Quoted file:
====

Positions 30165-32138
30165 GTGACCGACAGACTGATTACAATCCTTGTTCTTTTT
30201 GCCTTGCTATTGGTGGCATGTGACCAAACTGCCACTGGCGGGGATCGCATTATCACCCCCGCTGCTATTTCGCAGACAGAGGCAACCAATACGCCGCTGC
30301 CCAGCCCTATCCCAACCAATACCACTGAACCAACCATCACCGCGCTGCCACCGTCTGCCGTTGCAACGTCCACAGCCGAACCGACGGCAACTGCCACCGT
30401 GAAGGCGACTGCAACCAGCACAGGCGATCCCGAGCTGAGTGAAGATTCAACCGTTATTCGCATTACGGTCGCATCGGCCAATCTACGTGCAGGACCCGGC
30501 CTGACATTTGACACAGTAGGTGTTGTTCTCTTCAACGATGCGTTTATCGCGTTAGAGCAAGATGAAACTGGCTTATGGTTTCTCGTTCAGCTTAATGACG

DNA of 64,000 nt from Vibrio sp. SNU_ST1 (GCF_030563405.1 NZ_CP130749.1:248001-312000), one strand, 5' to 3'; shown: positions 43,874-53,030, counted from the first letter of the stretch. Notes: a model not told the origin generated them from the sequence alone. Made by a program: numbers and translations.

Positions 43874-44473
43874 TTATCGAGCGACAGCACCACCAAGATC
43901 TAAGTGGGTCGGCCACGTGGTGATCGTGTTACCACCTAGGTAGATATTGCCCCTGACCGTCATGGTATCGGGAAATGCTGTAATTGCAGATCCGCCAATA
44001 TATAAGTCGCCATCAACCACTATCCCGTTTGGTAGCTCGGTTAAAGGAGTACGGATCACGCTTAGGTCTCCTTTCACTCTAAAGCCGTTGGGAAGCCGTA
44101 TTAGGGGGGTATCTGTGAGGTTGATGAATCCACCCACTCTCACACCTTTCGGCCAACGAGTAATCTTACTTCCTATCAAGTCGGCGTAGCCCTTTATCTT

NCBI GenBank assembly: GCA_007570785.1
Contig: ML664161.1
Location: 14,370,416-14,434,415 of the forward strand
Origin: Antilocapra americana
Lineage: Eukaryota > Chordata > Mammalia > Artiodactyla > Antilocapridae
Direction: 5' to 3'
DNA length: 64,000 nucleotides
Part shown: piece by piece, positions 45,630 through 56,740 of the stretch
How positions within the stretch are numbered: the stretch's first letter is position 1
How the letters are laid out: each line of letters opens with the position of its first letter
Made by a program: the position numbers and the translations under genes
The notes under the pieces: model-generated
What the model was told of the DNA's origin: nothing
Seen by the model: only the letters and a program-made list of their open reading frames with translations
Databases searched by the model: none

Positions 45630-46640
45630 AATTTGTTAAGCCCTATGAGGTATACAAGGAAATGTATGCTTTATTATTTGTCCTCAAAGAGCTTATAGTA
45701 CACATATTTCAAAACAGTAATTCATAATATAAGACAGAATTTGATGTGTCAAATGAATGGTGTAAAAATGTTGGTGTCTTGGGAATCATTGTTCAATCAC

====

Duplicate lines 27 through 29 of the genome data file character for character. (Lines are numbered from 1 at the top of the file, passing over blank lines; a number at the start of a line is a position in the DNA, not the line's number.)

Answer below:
Databases searched by the model: none

Positions 45630-46640
45630 AATTTGTTAAGCCCTATGAGGTATACAAGGAAATGTATGCTTTATTATTTGTCCTCAAAGAGCTTATAGTA